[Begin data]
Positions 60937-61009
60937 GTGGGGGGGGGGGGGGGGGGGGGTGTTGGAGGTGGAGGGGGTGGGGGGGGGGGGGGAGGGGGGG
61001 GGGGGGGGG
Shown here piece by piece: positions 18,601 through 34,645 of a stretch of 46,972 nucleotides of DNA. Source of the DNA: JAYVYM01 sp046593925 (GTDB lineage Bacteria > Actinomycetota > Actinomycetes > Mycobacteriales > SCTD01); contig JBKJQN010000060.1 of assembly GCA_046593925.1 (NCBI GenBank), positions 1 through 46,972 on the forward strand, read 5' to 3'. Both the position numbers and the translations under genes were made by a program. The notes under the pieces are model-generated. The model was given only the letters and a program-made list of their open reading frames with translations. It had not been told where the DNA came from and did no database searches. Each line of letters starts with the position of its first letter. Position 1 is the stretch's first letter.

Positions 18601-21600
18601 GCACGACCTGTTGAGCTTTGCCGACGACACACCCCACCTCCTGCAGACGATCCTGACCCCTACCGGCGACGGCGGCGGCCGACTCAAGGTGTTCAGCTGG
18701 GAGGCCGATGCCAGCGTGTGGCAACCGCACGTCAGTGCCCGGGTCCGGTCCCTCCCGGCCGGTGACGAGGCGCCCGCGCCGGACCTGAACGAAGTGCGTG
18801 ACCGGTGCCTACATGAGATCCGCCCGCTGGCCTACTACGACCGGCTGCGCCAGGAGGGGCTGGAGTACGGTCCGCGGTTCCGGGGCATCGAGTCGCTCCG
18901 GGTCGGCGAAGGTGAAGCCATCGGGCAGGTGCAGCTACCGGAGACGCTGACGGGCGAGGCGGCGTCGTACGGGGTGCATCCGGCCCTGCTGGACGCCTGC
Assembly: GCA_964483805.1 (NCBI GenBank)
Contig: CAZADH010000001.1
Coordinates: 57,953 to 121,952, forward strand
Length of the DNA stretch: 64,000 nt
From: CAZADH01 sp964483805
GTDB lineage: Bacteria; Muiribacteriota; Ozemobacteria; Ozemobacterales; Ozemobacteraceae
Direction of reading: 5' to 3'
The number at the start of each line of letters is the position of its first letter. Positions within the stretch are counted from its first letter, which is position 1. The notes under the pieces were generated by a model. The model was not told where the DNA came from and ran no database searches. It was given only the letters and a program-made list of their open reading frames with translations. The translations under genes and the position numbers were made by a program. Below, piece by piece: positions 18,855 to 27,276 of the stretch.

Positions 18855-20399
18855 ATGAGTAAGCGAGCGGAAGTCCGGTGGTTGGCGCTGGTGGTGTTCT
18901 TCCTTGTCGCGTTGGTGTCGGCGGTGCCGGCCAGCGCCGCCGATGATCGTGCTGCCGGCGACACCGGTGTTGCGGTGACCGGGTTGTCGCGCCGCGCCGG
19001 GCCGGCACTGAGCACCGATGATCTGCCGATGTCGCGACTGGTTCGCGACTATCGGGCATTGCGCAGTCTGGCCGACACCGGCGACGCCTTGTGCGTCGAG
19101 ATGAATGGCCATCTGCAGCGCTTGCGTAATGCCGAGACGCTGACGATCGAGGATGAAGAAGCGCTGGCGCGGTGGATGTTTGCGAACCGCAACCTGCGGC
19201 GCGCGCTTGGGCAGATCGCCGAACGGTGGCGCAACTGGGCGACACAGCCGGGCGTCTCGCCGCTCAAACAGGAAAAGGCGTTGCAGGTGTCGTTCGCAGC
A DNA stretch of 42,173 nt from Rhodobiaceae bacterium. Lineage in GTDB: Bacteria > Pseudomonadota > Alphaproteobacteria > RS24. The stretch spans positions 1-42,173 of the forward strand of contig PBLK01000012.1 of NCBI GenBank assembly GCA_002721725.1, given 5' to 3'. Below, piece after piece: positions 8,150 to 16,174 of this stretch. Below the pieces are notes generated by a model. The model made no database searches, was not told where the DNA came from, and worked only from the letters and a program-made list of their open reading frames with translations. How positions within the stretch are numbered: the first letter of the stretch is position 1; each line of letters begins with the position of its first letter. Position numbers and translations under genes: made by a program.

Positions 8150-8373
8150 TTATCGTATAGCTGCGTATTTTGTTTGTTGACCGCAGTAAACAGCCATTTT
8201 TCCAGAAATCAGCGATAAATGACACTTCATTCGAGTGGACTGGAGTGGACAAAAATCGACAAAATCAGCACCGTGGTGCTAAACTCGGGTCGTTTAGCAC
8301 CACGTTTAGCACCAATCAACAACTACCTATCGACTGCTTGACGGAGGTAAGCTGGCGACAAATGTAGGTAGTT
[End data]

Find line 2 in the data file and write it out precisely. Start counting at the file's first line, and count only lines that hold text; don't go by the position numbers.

60937 GTGGGGGGGGGGGGGGGGGGGGGTGTTGGAGGTGGAGGGGGTGGGGGGGGGGGGGGAGGGGGGG